When all I wanted to do was throw myself at the next pair of thick-rimmed glasses that came my way, my good friend P.E. gave me some good P.G. advice: “Don’t rush into anything.  Just take some time for yourself and be single for six months.  See how you feel after that.”  I took it, and that has made all the difference.  Disabused is the notion that I would compromise more and more because I was in love, have the children I had inwardly begun to expect I’d have (what can I say, this is how we’re trained to operate), and put my own professional life and other relationships on hold to prioritize love. (I don’t blame that last ex for that last part, though.  I had felt compelled to do those things and it had been neither fun nor worthwhile- which I realized with extreme discomfort upon the wearing off of the love chemicals).  I lost one person who, it turns out, really wasn’t right for me, but I gained strengthened friendships, new direction and a sense of self that floated back to the surface over the months.  I walked through the flames after the burning ring of fire turned out to be a mirage.  My friends were waving on the other side; they didn’t hold Cosmopolitans or designer anythings, but instead offered fun, support, feedback on creative ideas, back rub trades, skillshares on sewing, kombucha making, guitar playing… it was a lot.  A comfortable chair, and a drink to share, and that was all that I needed.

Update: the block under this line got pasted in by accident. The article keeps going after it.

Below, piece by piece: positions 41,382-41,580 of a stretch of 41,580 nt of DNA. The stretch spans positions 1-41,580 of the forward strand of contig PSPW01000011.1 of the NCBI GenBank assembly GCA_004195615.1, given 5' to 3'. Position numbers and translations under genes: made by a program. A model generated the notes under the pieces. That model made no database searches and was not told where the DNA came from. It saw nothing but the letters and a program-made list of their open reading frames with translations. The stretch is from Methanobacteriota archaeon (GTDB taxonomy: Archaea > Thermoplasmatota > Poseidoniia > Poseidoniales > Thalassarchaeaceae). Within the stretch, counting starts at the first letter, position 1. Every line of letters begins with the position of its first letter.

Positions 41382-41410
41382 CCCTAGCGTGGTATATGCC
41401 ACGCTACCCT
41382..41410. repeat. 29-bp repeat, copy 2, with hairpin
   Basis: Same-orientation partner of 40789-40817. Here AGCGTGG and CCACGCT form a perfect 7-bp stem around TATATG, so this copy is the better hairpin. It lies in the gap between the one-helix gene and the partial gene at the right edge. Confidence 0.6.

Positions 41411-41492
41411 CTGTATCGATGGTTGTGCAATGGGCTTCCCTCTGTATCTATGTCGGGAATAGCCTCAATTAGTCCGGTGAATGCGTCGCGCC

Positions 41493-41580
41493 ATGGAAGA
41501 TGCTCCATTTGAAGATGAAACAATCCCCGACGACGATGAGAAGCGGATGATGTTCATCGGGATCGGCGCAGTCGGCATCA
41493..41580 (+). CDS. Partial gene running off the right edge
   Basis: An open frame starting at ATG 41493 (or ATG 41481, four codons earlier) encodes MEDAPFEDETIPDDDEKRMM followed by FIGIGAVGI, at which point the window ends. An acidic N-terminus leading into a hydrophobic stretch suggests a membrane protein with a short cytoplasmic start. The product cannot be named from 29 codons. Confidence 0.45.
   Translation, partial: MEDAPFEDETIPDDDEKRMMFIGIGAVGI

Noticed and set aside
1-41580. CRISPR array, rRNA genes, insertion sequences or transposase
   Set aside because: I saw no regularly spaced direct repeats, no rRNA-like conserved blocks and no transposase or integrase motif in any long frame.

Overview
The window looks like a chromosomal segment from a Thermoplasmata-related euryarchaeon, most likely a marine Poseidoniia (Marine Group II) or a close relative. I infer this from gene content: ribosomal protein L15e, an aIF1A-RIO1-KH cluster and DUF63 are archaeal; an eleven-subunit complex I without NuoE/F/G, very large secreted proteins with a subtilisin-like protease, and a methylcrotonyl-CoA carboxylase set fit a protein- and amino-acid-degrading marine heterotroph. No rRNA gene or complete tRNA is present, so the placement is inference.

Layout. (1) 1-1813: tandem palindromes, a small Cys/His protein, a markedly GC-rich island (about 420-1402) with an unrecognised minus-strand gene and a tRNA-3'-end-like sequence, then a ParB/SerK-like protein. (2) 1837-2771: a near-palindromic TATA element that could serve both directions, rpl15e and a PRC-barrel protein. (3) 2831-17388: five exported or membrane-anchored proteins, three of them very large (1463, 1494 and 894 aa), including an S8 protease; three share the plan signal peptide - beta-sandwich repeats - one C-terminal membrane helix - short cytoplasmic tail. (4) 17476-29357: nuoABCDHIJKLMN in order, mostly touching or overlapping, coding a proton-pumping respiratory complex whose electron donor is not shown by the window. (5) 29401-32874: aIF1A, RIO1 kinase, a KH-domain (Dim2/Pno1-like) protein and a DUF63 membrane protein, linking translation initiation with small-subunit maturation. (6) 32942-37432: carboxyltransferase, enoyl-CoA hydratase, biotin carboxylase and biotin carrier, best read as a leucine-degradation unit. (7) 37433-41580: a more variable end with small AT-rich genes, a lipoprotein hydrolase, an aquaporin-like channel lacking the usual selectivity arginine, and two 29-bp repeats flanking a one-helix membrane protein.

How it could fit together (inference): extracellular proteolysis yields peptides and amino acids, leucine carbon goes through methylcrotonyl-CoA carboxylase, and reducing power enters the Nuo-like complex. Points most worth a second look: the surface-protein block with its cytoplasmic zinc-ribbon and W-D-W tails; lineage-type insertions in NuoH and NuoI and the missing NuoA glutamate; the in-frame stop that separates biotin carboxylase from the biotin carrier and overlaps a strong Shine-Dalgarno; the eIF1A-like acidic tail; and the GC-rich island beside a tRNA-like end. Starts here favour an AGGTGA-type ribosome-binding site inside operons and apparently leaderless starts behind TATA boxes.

Now, as I try to evoke the feelings of half a year ago, I’m getting distracted by a new love interest.  And just as I had the contradictory, sort of wrong feeling of relief at being dumped, I also feel a little sadness over this handsome fun.  But as Starlee Kine and Ira Glass eloquently and heartbreakingly explore, it’s all about the contradictions and the strangeness and the indulgent dolor.  It’s the contemplation, rage and overrelating to the great sad songs of our time (thanks to my Ex Number One B.M. for taking my mix theme suggestion) that lead to healing.  If my life were a film, the heterosexual narrative would now be going into overdrive following an unexpected but ultimately welcome dip.  And like any women who become involved in relationships of any sort, I’ll have to do a little self-policing to make sure that my reemerging creativity and individual identity don’t get subsumed again.  And that the connections I’ve worked to build continue to strengthen; I want to be there for my friends through this and all the other kinds of other low points.

I’d give anyone who’s hurting the same advice P.E. gave me: take a breather from the stupid, messy dance. Focus on yourself, your skills and experiences, and your friendships.  My closest friends may not be writing love songs about me, but many of them can empathize with the thrills and the complications of being a boy-crazy feminist.  In them I find value, comfort, ardor, and fun.

Having a boyfriend can be wonderful– it can also be a full-time job.   Right now, I am happy to be funemployed.